(1) The FAA is amending appendix I, section II, to ensure that employers test all employees, including contractor employees, unless the employees are in a testing program for a contractor to the employer; this change will impose costs. The current provision, which has allowed “moonlighting,” is confusing to the industry and is a potential loophole in employee coverage. In most circumstances, the second employer does not and cannot know the employee's status with the first employer.

Compliance inspections and investigations also show that employers confuse the regulatory provisions between the drug and alcohol rules. The current drug rule allows “moonlighting,” while the alcohol rule does not permit it. Moonlighting occurs mostly among small employers, who often do not know the other employers that the moonlighting employee is working for. Consequently, these employees can potentially escape testing.

Only certain types of employees tend to moonlight; these include part 121/135 pilots, mechanics, screeners, sightseer pilots, and part 135 on-demand pilots, primarily single owner operators. The FAA believes that the number of moonlighting employees is small, but does not know exactly how many of these employees moonlight. Accordingly, the FAA will base costs on an additional 1 percent of these employees having additional drug tests.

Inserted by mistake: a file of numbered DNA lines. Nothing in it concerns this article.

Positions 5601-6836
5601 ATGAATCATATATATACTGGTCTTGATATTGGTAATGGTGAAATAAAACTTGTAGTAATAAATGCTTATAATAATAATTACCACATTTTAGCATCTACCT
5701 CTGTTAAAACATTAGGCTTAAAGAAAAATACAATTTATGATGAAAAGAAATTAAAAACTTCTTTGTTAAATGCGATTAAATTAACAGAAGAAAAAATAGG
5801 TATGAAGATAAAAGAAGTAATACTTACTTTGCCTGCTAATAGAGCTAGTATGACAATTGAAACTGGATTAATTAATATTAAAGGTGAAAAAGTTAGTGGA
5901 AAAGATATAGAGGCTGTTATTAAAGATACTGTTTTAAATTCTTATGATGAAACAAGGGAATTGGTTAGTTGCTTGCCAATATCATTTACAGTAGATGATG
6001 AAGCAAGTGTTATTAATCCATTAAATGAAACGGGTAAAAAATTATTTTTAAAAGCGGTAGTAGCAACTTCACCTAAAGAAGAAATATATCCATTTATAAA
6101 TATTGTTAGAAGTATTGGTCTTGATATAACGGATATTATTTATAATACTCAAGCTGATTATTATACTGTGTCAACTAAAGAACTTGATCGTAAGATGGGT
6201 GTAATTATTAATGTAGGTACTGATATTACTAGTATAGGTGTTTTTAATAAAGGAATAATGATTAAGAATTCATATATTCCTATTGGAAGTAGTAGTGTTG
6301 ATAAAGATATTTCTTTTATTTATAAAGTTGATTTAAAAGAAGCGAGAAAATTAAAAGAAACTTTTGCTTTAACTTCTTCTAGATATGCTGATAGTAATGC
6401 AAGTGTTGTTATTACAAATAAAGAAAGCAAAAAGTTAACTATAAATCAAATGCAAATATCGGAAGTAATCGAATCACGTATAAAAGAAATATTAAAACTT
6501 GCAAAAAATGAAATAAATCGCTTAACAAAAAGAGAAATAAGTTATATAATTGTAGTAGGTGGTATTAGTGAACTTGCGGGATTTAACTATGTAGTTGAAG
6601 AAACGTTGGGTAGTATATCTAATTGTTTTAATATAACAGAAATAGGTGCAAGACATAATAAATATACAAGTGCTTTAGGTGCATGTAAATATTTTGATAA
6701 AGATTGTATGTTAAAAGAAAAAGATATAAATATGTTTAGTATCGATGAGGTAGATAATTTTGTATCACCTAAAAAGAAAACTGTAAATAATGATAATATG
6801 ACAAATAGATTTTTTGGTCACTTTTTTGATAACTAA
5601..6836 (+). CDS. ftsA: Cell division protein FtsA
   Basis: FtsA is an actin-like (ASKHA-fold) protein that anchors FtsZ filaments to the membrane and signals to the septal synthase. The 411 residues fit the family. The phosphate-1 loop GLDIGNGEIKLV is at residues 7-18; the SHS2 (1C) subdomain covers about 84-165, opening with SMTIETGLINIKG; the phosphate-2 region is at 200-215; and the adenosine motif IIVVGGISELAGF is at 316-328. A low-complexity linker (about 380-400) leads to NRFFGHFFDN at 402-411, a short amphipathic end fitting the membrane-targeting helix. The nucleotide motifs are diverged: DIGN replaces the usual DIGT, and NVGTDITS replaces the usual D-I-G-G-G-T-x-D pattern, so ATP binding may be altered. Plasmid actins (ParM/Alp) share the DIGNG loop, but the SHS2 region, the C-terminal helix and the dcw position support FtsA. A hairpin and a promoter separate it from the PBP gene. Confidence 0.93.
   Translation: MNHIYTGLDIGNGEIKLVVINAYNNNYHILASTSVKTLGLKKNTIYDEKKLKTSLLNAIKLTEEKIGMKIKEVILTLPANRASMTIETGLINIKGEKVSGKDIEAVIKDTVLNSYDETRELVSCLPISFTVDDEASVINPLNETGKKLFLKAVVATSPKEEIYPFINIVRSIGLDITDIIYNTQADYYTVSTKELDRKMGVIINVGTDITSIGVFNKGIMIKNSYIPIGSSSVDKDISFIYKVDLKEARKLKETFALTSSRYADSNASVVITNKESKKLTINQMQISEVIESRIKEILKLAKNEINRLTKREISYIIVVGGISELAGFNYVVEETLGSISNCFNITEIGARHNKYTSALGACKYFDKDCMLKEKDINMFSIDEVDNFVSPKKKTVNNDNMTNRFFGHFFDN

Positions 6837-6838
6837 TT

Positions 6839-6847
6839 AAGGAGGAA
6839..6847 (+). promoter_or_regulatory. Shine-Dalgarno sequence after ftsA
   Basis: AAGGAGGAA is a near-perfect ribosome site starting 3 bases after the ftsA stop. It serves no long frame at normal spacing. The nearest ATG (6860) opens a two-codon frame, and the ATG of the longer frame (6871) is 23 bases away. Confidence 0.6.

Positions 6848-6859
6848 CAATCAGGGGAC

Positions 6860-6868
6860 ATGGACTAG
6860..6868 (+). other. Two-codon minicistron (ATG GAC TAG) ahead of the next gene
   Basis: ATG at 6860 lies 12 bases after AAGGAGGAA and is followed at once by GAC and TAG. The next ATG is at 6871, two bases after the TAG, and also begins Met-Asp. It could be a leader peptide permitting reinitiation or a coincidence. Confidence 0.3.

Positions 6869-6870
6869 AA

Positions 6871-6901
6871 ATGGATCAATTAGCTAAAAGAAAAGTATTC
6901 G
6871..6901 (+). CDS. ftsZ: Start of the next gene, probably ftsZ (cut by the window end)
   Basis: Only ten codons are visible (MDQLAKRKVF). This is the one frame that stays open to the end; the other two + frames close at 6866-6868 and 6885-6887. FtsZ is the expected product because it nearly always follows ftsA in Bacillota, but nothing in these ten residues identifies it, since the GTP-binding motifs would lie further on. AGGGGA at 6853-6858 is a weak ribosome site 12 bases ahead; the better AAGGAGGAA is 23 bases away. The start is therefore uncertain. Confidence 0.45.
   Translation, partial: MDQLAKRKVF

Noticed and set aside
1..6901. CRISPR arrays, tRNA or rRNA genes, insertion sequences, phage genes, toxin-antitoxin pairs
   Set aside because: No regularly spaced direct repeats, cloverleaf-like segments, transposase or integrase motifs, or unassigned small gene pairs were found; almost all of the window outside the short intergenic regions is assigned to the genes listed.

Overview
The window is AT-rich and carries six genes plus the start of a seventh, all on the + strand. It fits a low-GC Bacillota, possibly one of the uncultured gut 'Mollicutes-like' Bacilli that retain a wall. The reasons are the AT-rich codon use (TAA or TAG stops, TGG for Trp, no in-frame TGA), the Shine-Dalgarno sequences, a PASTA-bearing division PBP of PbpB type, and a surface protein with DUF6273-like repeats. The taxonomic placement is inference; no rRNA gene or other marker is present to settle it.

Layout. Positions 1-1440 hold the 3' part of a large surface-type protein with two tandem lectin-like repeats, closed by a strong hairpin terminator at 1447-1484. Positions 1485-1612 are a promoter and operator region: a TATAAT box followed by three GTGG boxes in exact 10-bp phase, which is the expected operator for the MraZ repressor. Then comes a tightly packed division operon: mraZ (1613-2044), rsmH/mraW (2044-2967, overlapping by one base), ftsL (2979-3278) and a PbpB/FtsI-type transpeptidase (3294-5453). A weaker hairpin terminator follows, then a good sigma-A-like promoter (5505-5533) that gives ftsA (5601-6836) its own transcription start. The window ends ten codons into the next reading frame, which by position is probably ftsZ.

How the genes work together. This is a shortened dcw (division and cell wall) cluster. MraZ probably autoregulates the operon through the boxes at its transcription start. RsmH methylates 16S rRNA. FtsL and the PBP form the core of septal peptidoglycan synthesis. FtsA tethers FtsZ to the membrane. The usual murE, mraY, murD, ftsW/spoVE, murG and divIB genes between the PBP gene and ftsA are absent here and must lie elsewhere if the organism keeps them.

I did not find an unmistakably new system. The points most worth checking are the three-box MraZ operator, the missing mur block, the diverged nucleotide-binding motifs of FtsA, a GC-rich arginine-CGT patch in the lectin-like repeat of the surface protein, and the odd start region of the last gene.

The FAA projects over 10 years, the total number of tests, due to the requirement that moonlighting employees be tested, will sum to 11,100, costing $499,200. Costs for employee time for this testing will sum to $147,200 over 10 years. Total 10-year costs of testing these employees will sum to $646,300 (present value, $449,900).

(2) The FAA is eliminating section V. B. of appendix I, periodic testing. The current regulation requires that a new employer must periodically drug test part 67 medical certificate holders during the first calendar year of implementation of its program. Periodic testing was important at the beginning of the program when many people were grandfathered into newly approved antidrug programs without pre-employment testing. Since all flightcrew members are currently subject to pre-employment testing and annual random testing, the FAA believes that the elimination of periodic drug testing will not compromise safety and will be a cost savings. Cost savings from the elimination of periodic drug testing, over ten years, sums to $122,300 (present value, $85,900).

(3) The FAA will make several changes to section IX of appendix I and section VII of appendix J; two of these changes will have cost implications. Provisions that affect part 121, 135, and 145 certificate holders will be covered in section (3a); and operators as defined by § 135.1(c), air traffic control facilities not operated by the FAA or by or under contract to the U.S. military, and non-certificated contractors in section (3b).